He was also a regular Concertmaster for Christopher Hogwood, including tours of Japan and Taiwan, and for several AAM Decca CDs: Bach Harpsichord Concertos with Hogwood and Christophe Rousset, the complete Beethoven Piano Concertos and Symphonies 3 & 6. He was also guest concertmaster with Kent Opera under Ivan Fischer, guest leader for Richard Hickox (Roy’s Best Man in 1970), Sir Roger Norrington, and Sir John Eliot Gardiner - as leader in Gardiner’s CD recordings of Monteverdi’s Orfeo for DGG and Mozart’s C minor Mass for Philips. He also played as Viola Soloist for Andrew Parrott’s Taverner Players EMI recording of Bach’s Brandenburg Concertos, and the the solo Viola d’amore parts in Trevor Pinnock’s recording for DGG of Vivaldi’s Concerto for Viola d’amore and Lute (with Nigel North), John Eliot Gardiner’s recording for DGG of Bach’s St. John Passion (with Rufus Müller), Christopher Hogwood’s recording for Decca of Handel’s Orlando (with James Bowman), and (more unusually!) played the ‘love themes’ in both Christopher Palmer’s film score for Valmont (with the Academy of St Martin in the Fields under Sir Neville Marriner in 1989) and Prokofiev’s complete ballet Romeo and Juliet (recorded with the RPO under Vladimir Ashkenazy for Decca in 1991).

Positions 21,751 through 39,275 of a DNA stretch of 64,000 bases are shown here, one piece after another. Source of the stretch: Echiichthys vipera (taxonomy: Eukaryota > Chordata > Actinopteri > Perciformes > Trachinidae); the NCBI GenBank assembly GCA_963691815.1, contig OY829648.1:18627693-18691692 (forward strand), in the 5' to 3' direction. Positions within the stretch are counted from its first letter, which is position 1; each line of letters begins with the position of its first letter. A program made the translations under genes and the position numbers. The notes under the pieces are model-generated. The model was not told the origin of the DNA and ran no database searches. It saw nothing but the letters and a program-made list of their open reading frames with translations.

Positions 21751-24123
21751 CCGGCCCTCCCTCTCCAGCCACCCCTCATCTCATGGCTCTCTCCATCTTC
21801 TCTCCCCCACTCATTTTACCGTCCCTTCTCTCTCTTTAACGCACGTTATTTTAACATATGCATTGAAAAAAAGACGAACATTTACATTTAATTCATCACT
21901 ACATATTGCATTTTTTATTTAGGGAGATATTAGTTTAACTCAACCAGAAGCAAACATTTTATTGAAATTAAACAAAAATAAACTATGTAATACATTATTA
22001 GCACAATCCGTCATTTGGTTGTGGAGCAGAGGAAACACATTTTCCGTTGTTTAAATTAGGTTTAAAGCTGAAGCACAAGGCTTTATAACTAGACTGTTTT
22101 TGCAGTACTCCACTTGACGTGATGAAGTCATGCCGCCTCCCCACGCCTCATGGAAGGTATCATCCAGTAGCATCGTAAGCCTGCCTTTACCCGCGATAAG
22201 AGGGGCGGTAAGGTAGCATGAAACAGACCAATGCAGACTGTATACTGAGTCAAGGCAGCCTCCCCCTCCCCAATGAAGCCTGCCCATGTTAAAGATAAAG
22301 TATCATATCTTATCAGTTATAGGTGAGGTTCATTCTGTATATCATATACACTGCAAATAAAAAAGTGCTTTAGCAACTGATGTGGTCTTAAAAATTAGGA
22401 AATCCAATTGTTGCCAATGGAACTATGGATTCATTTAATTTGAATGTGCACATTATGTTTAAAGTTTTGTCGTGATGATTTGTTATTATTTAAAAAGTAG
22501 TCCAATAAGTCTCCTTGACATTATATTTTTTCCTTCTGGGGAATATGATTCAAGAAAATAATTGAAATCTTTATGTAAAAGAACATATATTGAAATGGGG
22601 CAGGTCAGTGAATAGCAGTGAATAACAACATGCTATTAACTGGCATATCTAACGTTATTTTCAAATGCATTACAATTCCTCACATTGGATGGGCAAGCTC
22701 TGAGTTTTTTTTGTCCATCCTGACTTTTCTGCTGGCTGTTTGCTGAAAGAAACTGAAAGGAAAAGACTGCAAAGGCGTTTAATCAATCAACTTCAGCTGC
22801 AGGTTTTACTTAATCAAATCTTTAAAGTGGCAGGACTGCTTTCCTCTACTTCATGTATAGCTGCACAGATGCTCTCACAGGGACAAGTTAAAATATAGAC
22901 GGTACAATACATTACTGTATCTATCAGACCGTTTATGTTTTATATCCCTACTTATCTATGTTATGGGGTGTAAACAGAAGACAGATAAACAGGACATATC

On Friday 23 October 1981, Roy made his début as Conductor of The Hanover Band in Beethoven’s Symphony no. 5 at The Guildhall, City of London, directing from the violin on the central podium. It was a huge success, and immediately after the concert, whilst leaving the platform, he was offered a commitment from Nimbus Records to record a complete cycle of the Beethoven symphonies with the Band. Unfortunately, because of some political in-fighting, he was initially denied this opportunity, and eventually took over the project for symphonies 3, 4, 6, 7, 8 & 9 from 1986, on his appointment as Principal Conductor till 1994. In the early 1990‘s Roy made his début as Conductor at the BBC Proms in the Royal Albert Hall - directing both his Brandenburg Consort from the violin in 1991 (Corelli & Bach), and conducting the Hanover Band in 1992 with Cherubini, Hummel, Weber/Berlioz, Beethoven’s Eroica symphony and the finale of Haydn 99 as a highly amusing encore!